Back in the day, PR pros didn’t have many tools to help them manage crises and they were pretty much at the mercy of whatever crisis came their way — but today, things are different. Companies are now more equipped to deal with crises, and with the right measures in place, it is possible to prepare for and in some cases prevent a crisis from happening.

Here are some of the things that PR pros can do to pre-empt a crisis:

  • Research the crises your industry has encountered over the years and learn from the mistakes that industry leaders and company spokespersons have made
  • Conduct a Vulnerability Audit and evaluate whether your company is sufficiently prepared to deal with a crisis
  • Use new, AI-driven tools to help spot patterns for example in social media posts in combination with sentiment to identify issues as fast as possible to then take action to avoid escalation
  • Start planning and training your staff on how to behave in and respond to a crisis.

To lessen the chances of your company being hit by a technology-induced crisis, here are some best practices to follow:

  • Be compliant with the GDPR and the data security laws that your country imposes
  • Develop a data security policy and ensure employee compliance
  • Develop an internal policy for equipment use
  • Encrypt confidential data, control data access and implement multiple levels of authentication
  • Patch vulnerabilities in computer software and back up data regularly
  • Use tools such as Agari to defend against zero-day attacks, phishing attempts and other data breach attempts
  • Create a data breach response plan: identify how to contain the breach and decide how you want to carry out breach notifications.

What to do when a crisis hits?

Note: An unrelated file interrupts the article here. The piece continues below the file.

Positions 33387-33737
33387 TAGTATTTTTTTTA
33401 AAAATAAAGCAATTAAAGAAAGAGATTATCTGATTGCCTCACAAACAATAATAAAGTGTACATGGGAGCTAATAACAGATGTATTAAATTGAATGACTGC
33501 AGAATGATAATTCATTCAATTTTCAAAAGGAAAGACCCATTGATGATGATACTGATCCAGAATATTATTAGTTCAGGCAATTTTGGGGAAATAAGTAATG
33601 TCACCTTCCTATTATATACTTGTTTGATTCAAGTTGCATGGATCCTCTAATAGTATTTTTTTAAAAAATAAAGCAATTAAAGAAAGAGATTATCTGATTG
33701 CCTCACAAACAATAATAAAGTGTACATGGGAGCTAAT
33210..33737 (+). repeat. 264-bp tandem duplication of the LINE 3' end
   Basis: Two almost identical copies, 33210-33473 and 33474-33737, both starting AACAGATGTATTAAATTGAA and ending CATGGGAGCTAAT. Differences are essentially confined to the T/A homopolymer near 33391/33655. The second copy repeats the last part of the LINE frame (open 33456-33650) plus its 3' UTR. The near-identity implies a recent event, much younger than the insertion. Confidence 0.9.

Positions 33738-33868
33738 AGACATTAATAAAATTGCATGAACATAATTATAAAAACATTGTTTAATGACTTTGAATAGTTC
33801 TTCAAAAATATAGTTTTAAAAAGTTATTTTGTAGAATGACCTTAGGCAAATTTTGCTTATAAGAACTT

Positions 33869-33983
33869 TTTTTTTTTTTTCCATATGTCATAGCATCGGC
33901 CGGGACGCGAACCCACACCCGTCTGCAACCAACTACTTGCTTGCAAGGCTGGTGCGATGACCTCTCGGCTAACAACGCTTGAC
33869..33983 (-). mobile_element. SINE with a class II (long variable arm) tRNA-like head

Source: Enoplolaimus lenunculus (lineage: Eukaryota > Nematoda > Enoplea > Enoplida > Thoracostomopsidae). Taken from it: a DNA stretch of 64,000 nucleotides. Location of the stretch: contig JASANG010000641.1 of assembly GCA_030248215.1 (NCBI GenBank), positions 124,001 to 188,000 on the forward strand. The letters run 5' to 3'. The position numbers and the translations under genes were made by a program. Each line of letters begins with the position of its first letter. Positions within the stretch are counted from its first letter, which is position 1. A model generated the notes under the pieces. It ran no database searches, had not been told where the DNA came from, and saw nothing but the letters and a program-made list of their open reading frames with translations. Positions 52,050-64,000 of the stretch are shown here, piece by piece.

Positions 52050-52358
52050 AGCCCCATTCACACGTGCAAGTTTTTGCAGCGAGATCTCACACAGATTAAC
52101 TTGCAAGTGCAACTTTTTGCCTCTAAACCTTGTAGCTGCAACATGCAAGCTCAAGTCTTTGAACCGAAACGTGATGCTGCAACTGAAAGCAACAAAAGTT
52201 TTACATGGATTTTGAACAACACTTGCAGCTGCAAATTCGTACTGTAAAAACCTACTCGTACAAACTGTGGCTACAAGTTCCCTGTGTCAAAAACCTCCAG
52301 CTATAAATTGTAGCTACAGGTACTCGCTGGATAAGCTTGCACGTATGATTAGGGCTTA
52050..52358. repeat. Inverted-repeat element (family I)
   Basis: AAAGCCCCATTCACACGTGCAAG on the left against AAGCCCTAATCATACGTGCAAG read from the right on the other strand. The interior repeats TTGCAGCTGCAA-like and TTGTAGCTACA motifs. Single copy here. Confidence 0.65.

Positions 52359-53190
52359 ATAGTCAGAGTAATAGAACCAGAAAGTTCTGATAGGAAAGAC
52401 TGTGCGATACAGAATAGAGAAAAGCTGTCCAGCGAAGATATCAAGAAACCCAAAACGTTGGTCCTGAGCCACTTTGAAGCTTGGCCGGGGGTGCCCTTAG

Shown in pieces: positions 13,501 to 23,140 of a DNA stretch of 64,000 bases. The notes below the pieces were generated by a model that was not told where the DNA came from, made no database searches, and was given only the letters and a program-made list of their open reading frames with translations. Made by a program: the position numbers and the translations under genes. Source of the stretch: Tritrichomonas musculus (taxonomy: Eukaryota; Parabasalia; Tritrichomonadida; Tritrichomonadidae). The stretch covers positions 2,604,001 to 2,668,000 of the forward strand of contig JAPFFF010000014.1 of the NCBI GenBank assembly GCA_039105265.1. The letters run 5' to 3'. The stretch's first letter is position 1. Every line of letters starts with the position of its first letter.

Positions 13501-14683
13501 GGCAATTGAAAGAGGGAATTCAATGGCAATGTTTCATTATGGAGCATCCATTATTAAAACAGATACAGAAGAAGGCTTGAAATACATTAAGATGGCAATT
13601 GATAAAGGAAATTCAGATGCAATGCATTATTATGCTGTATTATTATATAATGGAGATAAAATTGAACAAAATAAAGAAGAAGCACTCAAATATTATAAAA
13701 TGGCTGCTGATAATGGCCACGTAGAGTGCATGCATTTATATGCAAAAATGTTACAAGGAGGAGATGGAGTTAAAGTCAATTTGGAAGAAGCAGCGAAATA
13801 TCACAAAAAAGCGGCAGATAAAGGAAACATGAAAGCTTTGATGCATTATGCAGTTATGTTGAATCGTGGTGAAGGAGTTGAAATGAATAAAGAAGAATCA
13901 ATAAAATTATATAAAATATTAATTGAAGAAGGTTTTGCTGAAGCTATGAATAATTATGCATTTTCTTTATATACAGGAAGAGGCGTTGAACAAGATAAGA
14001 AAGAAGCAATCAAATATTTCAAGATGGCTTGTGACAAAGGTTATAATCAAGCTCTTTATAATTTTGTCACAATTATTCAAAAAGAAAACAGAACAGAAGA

Assuming you have done your preparatory work and have a finalised crisis management plan, a trained crisis team and produced pre-draft crisis statements and possibly built dark websites, here are some tips and technologies which you could apply:

  • Respond to the public as quickly as possible;
  • Fact-check before you speak, so as to ensure accuracy
  • Be genuine in your apology
  • Express concern and sympathy for victims and compensate them if appropriate
  • Consider providing stress and trauma counselling to victims if appropriate.

Tools that a company might employ to help them cope with crises include:

  • Leverage mobile technology with crisis management apps such as RockDove
  • Crisis management software Eeedo
  • Social listening tools such as Ubermetrics and TweetDeck
  • EMNS (Emergency/Mass Notification Services) tool XMatters
  • Intelligence tool FireEye
  • Cyber threat intelligence tool Agari

Once the crisis is over, don’t return to business as per normal — remember to follow up with key stakeholders and take steps to ensure that a similar crisis does not happen again:

  • Deliver additional information promised to the public (or other stakeholders)
  • Keep the public updated on investigations, recovery process or corrective actions
  • Evaluate how the crisis was handled and come away with key insights that you can use to fine-tune the company’s crisis management strategy
  • Update corporate talking points. When you next speak to the media, it’s likely that they’ll ask about the crisis, so make sure representatives are prepared and know what should or should not be said.

A final word on crisis communication

Now that we have social media, bloggers, influencers, web-based news outlets and “citizen journalists” to fan the flames, companies are more susceptible to crises than ever.

That said, technology has given us a multitude of tools that we can use to prevent and handle crises — and with the right strategies implemented, companies CAN contain a problem and stop it from developing into a full-blown crisis. A word of advice? Don’t take your company’s reputation for granted and start fine-tuning your crisis management plan – and technology – today.

Chief Marketing Officer